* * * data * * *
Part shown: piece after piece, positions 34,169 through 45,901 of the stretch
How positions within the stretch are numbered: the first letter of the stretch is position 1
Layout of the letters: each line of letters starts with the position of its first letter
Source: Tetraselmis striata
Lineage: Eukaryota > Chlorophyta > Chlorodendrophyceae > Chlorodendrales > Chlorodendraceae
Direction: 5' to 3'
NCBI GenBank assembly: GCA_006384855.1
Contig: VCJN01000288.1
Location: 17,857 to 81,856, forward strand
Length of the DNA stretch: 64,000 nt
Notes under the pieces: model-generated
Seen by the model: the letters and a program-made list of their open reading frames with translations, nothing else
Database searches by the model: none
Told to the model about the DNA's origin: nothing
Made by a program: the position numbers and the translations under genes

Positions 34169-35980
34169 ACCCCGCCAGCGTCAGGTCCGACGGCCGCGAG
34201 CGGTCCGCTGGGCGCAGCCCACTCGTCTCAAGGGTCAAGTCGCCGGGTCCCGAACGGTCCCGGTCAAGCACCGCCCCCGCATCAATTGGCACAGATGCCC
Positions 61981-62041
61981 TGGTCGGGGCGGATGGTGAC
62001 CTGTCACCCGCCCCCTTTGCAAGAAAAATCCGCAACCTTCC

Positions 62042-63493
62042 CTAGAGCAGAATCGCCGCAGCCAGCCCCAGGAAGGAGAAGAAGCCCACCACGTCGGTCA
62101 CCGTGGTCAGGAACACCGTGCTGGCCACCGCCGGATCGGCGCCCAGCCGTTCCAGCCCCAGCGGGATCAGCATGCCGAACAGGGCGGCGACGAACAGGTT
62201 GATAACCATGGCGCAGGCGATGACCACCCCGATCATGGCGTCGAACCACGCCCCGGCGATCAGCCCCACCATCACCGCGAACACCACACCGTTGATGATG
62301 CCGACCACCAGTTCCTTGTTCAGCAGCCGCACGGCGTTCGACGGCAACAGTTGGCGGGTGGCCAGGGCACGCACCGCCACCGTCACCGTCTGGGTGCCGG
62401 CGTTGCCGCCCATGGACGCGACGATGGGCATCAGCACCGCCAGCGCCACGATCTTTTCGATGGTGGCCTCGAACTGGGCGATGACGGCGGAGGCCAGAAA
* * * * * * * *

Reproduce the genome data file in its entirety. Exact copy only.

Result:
Part shown: piece after piece, positions 34,169 through 45,901 of the stretch
How positions within the stretch are numbered: the first letter of the stretch is position 1
Layout of the letters: each line of letters starts with the position of its first letter
Source: Tetraselmis striata
Lineage: Eukaryota > Chlorophyta > Chlorodendrophyceae > Chlorodendrales > Chlorodendraceae
Direction: 5' to 3'
NCBI GenBank assembly: GCA_006384855.1
Contig: VCJN01000288.1
Location: 17,857 to 81,856, forward strand
Length of the DNA stretch: 64,000 nt
Notes under the pieces: model-generated
Seen by the model: the letters and a program-made list of their open reading frames with translations, nothing else
Database searches by the model: none
Told to the model about the DNA's origin: nothing
Made by a program: the position numbers and the translations under genes

Positions 34169-35980
34169 ACCCCGCCAGCGTCAGGTCCGACGGCCGCGAG
34201 CGGTCCGCTGGGCGCAGCCCACTCGTCTCAAGGGTCAAGTCGCCGGGTCCCGAACGGTCCCGGTCAAGCACCGCCCCCGCATCAATTGGCACAGATGCCC
Positions 61981-62041
61981 TGGTCGGGGCGGATGGTGAC
62001 CTGTCACCCGCCCCCTTTGCAAGAAAAATCCGCAACCTTCC

Positions 62042-63493
62042 CTAGAGCAGAATCGCCGCAGCCAGCCCCAGGAAGGAGAAGAAGCCCACCACGTCGGTCA
62101 CCGTGGTCAGGAACACCGTGCTGGCCACCGCCGGATCGGCGCCCAGCCGTTCCAGCCCCAGCGGGATCAGCATGCCGAACAGGGCGGCGACGAACAGGTT
62201 GATAACCATGGCGCAGGCGATGACCACCCCGATCATGGCGTCGAACCACGCCCCGGCGATCAGCCCCACCATCACCGCGAACACCACACCGTTGATGATG
62301 CCGACCACCAGTTCCTTGTTCAGCAGCCGCACGGCGTTCGACGGCAACAGTTGGCGGGTGGCCAGGGCACGCACCGCCACCGTCACCGTCTGGGTGCCGG
62401 CGTTGCCGCCCATGGACGCGACGATGGGCATCAGCACCGCCAGCGCCACGATCTTTTCGATGGTGGCCTCGAACTGGGCGATGACGGCGGAGGCCAGAAA